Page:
Not many people extol the virtues of bluefish, except maybe for sport fishermen, who know that bluefish are fighters and that spotting and reeling one in is like going after Moby Dick.
Few praise the fish as food though. People say it’s too “fishy,” which seems odd, because it is, well, fish.
But hear this folks: bluefish is one of those healthy ones, with plenty of omega-3 fatty acids. AND, it is remarkably CHEAP, which is always a good thing, but especially so in a down economy! Take a look at the prices in your local fish store and see for yourself. I did last week. The bluefish was less than half the price of the others. This one purchase could take a sizable load off your food budget.
Of course you don’t cook something just because it’s healthy or economical. It also has to taste terrific, which bluefish does when it’s cooked properly. I’ve learned quite a bit about how to cook bluefish properly over the years thanks in part to my neighbor’s husband, who goes out occasionally to catch “the blues” and always brings back several filets for me. Then we have a bluefish feast and I get to cook up several new recipes.
It’s true, bluefish isn’t bland. It does have a distinctive flavor. You have to know what to do with it to get the best out of it.
I’ve found that the way to treat bluefish right is to bake, grill or broil it. The flesh is too oily for frying and too soft for poaching.
It’s also the kind of fish that needs bold ingredients that hold their own and don’t let the fish overwhelm them. Like fresh chili peppers, Sichuan peppercorns, chopped cilantro, sun dried tomatoes, imported olives, orange peel and such. And acidic ingredients that balance the oiliness (lime or lemon juice, vinegar, wine, tomatoes, orange or grapefruit juice and so on).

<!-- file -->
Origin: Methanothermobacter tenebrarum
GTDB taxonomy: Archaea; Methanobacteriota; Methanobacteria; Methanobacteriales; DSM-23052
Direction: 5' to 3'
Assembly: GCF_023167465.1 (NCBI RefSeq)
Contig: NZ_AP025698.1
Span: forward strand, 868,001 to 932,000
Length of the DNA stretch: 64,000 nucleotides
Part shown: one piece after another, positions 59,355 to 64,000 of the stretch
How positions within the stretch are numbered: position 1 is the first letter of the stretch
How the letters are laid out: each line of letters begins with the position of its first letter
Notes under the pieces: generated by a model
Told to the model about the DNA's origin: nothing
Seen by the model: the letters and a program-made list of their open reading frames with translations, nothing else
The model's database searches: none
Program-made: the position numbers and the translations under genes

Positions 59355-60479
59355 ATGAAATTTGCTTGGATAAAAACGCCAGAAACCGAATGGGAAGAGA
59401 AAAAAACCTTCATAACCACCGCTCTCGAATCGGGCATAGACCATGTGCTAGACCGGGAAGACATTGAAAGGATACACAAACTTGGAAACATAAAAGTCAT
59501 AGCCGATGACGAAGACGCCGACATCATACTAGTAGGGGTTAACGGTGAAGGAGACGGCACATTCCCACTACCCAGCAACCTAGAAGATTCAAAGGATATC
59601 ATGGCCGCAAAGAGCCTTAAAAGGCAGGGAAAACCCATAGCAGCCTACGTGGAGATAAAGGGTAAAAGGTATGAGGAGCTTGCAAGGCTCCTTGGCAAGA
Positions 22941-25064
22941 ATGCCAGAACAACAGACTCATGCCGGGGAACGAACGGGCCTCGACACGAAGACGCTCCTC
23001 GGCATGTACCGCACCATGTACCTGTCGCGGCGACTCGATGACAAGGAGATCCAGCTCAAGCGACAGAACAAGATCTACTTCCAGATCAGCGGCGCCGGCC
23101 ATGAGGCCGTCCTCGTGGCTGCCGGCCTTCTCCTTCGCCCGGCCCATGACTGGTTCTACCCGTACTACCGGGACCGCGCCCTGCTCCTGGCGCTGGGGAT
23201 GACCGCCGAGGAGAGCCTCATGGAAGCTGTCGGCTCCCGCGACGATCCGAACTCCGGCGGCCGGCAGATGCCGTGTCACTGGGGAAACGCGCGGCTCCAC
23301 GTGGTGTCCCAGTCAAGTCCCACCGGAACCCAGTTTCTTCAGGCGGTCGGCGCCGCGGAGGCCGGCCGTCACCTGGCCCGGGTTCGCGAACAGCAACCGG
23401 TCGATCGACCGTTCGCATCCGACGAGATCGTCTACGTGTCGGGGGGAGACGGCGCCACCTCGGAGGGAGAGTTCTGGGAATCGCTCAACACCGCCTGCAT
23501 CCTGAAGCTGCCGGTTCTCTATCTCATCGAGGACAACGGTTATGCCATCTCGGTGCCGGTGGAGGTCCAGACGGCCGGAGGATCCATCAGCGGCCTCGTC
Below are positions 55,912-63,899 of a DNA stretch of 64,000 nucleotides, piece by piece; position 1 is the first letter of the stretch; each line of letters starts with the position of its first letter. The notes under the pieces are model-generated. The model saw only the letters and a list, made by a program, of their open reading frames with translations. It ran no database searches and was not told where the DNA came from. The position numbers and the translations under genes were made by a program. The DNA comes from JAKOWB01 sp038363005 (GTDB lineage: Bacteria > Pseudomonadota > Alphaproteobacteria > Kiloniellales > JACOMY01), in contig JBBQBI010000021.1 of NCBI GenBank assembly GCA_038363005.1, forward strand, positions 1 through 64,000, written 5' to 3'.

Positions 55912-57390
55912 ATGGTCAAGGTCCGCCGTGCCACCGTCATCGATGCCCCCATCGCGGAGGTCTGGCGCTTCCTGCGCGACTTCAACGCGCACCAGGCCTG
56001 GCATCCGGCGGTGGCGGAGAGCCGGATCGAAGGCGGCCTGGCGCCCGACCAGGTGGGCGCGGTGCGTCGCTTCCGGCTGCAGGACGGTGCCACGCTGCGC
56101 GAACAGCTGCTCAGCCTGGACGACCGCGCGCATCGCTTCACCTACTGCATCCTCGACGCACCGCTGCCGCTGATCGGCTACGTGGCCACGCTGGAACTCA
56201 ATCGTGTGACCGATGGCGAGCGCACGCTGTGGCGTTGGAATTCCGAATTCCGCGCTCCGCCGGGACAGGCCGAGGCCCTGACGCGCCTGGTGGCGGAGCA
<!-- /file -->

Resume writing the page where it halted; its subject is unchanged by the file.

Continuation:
Sometimes I cook bluefish plain, or with just a sprinkling of salt, pepper and lemon juice, but then serve it with a robustly flavored sauce that enriches and complements the fish’s soft, oily texture. For example, I mix up dairy sour cream or thick, plain Greek style yogurt with ingredients such as Dijon-style mustard, horseradish, crushed pepper, wasabi and so on. It’s easy and takes about two minutes to put together, which you can do while the fish is cooking.
The very first time I made bluefish, it was from my grandmother’s “recipe,” – not ever written down, but the way she made it. I’ve included it here - Grandma's Baked Bluefish. But I can’t help playing with a formula, so I change recipes all the time. The second baked bluefish recipe is the same when you take a close look. That is, the fish is cooked the same way, it’s just that the ingredients are a little different. Try them both. And if you have any leftovers, make the Bluefish Cakes, which are not only delicious but extra, extra economical. I serve these on toasted buns with mayo spiked with lime juice.